BEIJING May 6 China will launch its first
carbon-linked financial product on Thursday, a debt note linked
to the performance of carbon offsets on the Shenzhen Emissions
Exchange, issued by a unit of China General Nuclear Power Group
The launch will be a first test of financial market
confidence in China's emerging emissions markets, as trading
houses generally consider outright trade in carbon permits
unattractive, since it is limited to spot deals.
CGN will invite investments of up to 1 billion yuan ($160
mln) in the medium term note, the company said. The note will
mature after five years.
"We see a market potential for companies to finance
mitigation activities with these new products," said Cui Xuelai,
a broker at Shanghai Pudong Development Bank, which will sell
"We are looking at carbon futures and other financing tools
like green bonds, but it depends on how the carbon market
performs," she told Reuters.
Shenzhen is among the six cities and provinces in China to
have launched carbon markets amid efforts by the world's biggest
emitting nation to cut climate-changing greenhouse gases.
By 2020, China aims to rein in greenhouse emissions per unit
of GDP to 40 to 45 percent below 2005 levels.
In the Shenzhen market, companies whose carbon dioxide
emissions exceed limits set in government permits must bridge
the gap by buying permits from other scheme participants.
But they can also opt for cheaper carbon offsets issued by
the central government to projects that can prove they have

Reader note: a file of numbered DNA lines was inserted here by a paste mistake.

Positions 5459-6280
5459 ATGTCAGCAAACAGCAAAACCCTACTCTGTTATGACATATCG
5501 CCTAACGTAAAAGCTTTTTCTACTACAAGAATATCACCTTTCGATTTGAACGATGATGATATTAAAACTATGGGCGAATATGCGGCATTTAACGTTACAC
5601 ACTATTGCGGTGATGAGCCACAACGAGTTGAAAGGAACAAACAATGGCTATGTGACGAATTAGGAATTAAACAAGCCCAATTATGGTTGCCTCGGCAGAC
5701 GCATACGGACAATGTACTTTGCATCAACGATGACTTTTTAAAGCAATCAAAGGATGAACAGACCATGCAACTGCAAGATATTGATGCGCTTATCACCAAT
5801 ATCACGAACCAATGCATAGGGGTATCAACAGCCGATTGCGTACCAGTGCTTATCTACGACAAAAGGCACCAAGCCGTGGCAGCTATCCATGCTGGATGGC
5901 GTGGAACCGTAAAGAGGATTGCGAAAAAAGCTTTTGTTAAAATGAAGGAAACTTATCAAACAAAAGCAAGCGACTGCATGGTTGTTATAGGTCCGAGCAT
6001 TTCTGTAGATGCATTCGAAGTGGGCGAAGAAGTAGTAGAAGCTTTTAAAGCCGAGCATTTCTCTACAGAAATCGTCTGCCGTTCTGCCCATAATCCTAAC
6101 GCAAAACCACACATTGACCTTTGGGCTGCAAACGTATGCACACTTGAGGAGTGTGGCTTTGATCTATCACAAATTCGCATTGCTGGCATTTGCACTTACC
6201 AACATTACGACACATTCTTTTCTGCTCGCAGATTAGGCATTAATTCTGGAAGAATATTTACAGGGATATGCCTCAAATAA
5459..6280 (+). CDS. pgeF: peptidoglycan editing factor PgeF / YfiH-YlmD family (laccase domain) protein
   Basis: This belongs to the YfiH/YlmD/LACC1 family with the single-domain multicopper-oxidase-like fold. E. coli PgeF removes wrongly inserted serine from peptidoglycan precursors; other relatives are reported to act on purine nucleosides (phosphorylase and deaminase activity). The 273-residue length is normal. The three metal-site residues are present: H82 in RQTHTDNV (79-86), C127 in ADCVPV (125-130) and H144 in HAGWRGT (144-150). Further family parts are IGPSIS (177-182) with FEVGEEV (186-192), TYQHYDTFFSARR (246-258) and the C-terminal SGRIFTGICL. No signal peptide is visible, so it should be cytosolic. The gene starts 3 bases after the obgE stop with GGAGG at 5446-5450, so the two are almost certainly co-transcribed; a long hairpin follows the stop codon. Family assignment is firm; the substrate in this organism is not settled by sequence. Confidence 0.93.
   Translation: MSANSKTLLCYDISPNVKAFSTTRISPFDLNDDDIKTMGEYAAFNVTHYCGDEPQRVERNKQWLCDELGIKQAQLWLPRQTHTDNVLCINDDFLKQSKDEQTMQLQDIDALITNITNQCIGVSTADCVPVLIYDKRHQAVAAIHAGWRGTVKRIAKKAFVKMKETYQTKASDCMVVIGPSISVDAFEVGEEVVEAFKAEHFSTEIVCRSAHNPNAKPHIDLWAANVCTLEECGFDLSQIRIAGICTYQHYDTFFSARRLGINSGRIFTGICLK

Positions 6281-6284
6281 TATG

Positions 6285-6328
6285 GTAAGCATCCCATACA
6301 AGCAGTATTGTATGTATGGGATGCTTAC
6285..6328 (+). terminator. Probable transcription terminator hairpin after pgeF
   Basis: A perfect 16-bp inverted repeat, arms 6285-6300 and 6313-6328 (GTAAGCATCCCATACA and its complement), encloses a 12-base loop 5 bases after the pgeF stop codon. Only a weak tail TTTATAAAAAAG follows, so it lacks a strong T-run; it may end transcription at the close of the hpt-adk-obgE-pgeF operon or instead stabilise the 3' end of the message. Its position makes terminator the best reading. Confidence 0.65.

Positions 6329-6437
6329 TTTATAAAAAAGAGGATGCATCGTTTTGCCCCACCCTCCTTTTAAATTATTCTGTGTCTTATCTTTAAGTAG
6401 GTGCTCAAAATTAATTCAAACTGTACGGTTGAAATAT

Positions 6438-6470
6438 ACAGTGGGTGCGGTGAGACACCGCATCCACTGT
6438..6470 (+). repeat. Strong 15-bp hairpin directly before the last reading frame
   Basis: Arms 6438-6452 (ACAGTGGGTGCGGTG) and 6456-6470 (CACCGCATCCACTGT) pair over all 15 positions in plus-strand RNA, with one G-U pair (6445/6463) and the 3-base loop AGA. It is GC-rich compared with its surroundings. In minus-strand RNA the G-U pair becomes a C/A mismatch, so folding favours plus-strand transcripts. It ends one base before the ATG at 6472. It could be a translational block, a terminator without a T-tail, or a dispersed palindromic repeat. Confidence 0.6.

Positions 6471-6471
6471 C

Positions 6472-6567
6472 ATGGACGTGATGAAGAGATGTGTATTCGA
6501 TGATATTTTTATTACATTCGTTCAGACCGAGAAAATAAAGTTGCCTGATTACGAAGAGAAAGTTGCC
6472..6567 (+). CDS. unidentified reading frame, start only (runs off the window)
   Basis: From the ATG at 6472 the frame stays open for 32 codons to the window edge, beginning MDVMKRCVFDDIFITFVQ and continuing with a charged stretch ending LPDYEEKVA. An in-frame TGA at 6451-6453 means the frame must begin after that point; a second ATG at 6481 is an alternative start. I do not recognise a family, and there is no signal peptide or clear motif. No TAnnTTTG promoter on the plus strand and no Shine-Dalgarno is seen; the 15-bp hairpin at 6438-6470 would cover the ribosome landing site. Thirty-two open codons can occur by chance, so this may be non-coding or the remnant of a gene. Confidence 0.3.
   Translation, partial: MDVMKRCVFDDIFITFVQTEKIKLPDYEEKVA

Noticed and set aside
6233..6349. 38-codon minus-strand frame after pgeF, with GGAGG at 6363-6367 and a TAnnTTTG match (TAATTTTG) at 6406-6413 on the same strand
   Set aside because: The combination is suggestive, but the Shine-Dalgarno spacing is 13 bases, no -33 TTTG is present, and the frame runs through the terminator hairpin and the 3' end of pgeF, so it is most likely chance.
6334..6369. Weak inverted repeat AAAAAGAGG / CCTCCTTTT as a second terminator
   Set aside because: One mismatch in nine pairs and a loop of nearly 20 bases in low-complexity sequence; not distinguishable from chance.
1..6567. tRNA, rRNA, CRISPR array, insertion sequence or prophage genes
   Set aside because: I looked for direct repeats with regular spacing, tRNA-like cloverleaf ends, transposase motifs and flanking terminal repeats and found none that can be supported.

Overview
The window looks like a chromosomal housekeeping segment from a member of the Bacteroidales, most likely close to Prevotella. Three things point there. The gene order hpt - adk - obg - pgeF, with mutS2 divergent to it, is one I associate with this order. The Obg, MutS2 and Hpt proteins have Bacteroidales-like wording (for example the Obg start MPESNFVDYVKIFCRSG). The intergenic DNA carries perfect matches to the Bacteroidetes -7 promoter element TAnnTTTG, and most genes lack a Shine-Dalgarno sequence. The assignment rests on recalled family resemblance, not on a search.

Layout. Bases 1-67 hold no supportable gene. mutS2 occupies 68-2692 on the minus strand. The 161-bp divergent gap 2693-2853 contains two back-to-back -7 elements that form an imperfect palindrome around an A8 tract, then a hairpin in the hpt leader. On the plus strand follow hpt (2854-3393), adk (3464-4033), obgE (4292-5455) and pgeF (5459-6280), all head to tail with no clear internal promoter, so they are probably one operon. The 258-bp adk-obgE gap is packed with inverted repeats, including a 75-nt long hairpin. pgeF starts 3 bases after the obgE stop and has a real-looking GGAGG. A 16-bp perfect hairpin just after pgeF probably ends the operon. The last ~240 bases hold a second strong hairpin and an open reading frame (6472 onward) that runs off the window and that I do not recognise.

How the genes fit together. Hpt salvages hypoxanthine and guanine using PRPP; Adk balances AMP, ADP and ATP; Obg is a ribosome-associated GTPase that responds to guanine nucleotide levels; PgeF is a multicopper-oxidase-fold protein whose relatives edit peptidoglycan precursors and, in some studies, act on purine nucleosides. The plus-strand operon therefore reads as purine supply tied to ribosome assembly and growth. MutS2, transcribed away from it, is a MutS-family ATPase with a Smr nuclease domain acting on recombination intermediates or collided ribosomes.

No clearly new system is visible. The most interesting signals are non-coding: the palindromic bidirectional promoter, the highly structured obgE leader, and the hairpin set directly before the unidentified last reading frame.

The CGN subsidiary, a wind power unit, has five wind
projects that can generate up to 377,000 offsets per year if
approved by the government.
The product's future value will be decided by a combination
of a fixed rate, to be announced on Thursday, and the floating
price of offsets from the five wind projects, as traded on the
Shenzhen Emissions Exchange.
Shenzhen-based CCAM and Australia-headquartered Climate
Bridge, two carbon specialist firms, have bought the offsets
from CGN on a forward basis at an undisclosed price, but will
sell them on the exchange when they are issued.
China's domestic carbon offset market is brand new, with
just two projects having won government approval to supply
offset credits so far.
Emission permits trade at 70 yuan in Shenzhen, the highest
price in all the Chinese markets, although officials have
confirmed there was no shortage of permits in 2013, the scheme's
Liquidity in the six regional markets, all launched within
the past 10 months, is modest. But the national market China
plans to roll out by the end of the decade is potentially the
(Reporting by Kathy Chen and Stian Reklev; Editing by Clarence